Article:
These principles are the foundation of our faith in God and in His Son, Jesus Christ, the author of our salvation. We know these things by their own words, for surely the Lord God will do nothing, but he revealeth his secret unto his servants the prophets (Amos 3:7).

From the beginning, God has called prophets to teach his doctrine, exercise his authority and perform the ordinances necessary to fulfill the covenants he has made with us. Throughout history, prophetic teachings have often been rejected and the people have fallen into a state of apostasy; but the Lord does not forget us. Because he loves us, his children, he will always call a new prophet to lead us back to him. Adam, Enoch, Noah, Abraham, Moses and Christ himself were all called of God to reestablish his doctrine, covenants, ordinances and priesthood authority on the earth.

Prophets have taught the people and recorded God's word in the Holy Scriptures. We believe the Bible to be the word of God as far as it is translated correctly; we also believe the Book of Mormon to be the word of God (AoF 1:8).

The heavens are not closed. God is the same yesterday, today and forever; and the way is prepared for all men from the foundation of the world, if it so be that they repent and come unto him. For he that diligently seeketh shall find; and the mysteries of God shall be unfolded unto them, by the power of the Holy Ghost, as well in these times as in times of old, and as well in times of old as in times to come; wherefore, the course of the Lord is one eternal round (1 Nephi 10:18-19). We are also God's children and he continues to reveal his word through living prophets and to each of us through the Holy Ghost. We believe all that God has revealed, all that He does now reveal, and we believe that He will yet reveal many great and important things pertaining to the Kingdom of God (AoF 1:9).

James 1:5-6 reads: If any of you lack wisdom, let him ask of God, that giveth to all men liberally, and upbraideth not; and it shall be given him. But let him ask in faith, nothing wavering. For he that wavereth is like a wave of the sea driven with the wind and tossed. These verses inspired a prayer that led to the restoration of Christ's ancient church; and they can inspire your prayer to know if these things are true.

We invite everyone to read The Book of Mormon: Another Testament of Jesus Christ. It is the fruit of the restoration and the evidence of God's prophetic pattern in our day. Toward the end of the book is a promise: And when ye shall receive these things, I would exhort you that ye would ask God, the Eternal Father, in the name of Christ, if these things are not true; and if ye shall ask with a sincere heart, with real intent, having faith in Christ, he will manifest the truth of it unto you, by the power of the Holy Ghost. And by the power of the Holy Ghost ye may know the truth of all things (Moroni 10:4-5).

The Church of Jesus Christ of Latter-day Saints is the restored church of Christ on the earth today. Christ personally leads the Church through living prophets. The Church contains the fullness of Christ's doctrine, covenants and ordinances. It is the only church authorized by God to perform those ordinances for the benefit of mankind. Through those ordinances and the grace of God, we can be saved and sealed together with our families for time and eternity. This is what we believe; and we invite you to pray to know for yourself. If you pray with faith and real intent to act, as the scriptures direct, God will reveal the truth of it to your heart and mind by the power of the Holy Ghost.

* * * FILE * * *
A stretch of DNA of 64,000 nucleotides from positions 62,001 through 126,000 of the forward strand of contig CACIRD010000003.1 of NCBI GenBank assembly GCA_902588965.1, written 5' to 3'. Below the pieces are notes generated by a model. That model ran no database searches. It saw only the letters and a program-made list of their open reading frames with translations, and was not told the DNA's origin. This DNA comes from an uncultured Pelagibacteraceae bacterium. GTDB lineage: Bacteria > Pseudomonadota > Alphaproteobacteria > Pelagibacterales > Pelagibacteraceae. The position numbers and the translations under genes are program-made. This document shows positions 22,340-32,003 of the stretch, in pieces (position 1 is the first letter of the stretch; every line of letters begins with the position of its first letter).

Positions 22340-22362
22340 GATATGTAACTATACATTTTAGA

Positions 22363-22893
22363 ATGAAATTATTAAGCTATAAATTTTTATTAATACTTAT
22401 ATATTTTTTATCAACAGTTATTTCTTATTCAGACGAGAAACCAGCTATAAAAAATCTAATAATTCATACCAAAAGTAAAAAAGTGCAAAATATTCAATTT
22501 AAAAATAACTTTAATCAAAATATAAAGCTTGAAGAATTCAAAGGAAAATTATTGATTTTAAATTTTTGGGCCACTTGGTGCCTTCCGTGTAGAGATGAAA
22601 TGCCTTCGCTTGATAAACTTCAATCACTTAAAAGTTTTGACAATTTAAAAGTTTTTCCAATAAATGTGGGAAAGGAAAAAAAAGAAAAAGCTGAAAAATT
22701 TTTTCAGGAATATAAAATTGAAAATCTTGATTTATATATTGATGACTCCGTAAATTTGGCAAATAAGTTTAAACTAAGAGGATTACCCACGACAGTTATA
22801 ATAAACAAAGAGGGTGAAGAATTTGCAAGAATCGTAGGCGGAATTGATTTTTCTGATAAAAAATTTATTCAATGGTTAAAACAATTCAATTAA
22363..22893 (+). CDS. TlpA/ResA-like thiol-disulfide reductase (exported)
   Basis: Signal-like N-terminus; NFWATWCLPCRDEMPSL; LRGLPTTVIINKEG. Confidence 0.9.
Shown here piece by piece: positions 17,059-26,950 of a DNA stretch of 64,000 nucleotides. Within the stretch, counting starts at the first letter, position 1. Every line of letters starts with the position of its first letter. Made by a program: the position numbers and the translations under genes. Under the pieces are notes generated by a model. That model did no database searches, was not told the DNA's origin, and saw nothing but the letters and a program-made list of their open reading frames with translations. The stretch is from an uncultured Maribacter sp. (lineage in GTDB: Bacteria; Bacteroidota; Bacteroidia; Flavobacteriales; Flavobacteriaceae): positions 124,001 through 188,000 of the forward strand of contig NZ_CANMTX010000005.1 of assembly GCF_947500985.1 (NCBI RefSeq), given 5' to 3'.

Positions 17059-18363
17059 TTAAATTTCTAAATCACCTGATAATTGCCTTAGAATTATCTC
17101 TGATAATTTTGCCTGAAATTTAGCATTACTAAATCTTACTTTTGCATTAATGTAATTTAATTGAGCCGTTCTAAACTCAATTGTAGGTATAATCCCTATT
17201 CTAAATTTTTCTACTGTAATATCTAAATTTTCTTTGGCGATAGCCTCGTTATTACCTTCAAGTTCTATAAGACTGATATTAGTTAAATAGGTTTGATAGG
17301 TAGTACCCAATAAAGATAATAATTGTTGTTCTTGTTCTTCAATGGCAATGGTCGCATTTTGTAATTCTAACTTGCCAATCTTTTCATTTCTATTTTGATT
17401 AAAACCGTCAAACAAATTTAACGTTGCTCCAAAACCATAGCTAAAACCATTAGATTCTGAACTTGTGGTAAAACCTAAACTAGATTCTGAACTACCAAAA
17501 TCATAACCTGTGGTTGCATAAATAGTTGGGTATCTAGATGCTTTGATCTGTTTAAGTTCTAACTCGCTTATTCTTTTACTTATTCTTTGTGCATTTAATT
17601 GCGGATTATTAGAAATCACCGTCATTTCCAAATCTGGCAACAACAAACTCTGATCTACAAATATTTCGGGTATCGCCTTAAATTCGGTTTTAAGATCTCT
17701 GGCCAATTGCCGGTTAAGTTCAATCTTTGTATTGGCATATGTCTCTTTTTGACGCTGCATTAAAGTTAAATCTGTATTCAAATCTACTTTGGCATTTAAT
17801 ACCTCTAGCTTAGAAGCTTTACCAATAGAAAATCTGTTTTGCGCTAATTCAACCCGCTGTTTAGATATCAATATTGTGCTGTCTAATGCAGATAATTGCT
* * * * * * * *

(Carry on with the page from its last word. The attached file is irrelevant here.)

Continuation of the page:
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Sunday, March 26, 2017

What E'er Thou Art Act Well Thy Part

As a young man, President David O. McKay was called to serve a mission to Scotland. While there, he discovered a stone above the doorway of a building near Stirling Castle. The architect of the building had arranged nine symbols in a square with three rows and three columns. Each symbol represented a number and every row and every column totaled 18. On the top of the stone was the inscription, "What e'er thou art, act well thy part."

The architect of that building knew that many different materials were used to construct the building. For the building to stand the test of time, each part would need to be in its assigned place and perform its proper function. The cement foundation would need to provide a stable base on which to build; wooden beams would provide a framework of support for the walls and roof; stucco, rocks or bricks would be used to secure the building and keep out the cold; and a roof with shingles would be required to repel the rain and snow.

It is critical to the integrity of the building that each element bear the weight placed upon it. If the building were suddenly without its foundation or if one of the wooden beams were to be removed, the structure may fail. Similarly, a wooden foundation or shingles made of brick may eventually result in collapse. Each material has characteristics suited for a particular role; and it is by performing that role that the entire building has endured for hundreds of years.

This principle is true for social structures as well. Each of us has unique characteristics to contribute as we fulfill our duties and responsibilities to our families and our communities. If we are absent. give less than our best effort or abandon our responsibilities because we wish we had a different role to fill, dysfunction or even collapse may result.

In his letter to the Corinthians, Paul writes that we in the church are also like the architect's building. All of us have been called to fill an important role that benefits the whole. Some are called to be apostles, others prophets or teachers, and still others are called to work miracles, learn languages, or organize and help others. Magnifying that calling glorifies the whole because every part of the building is needed.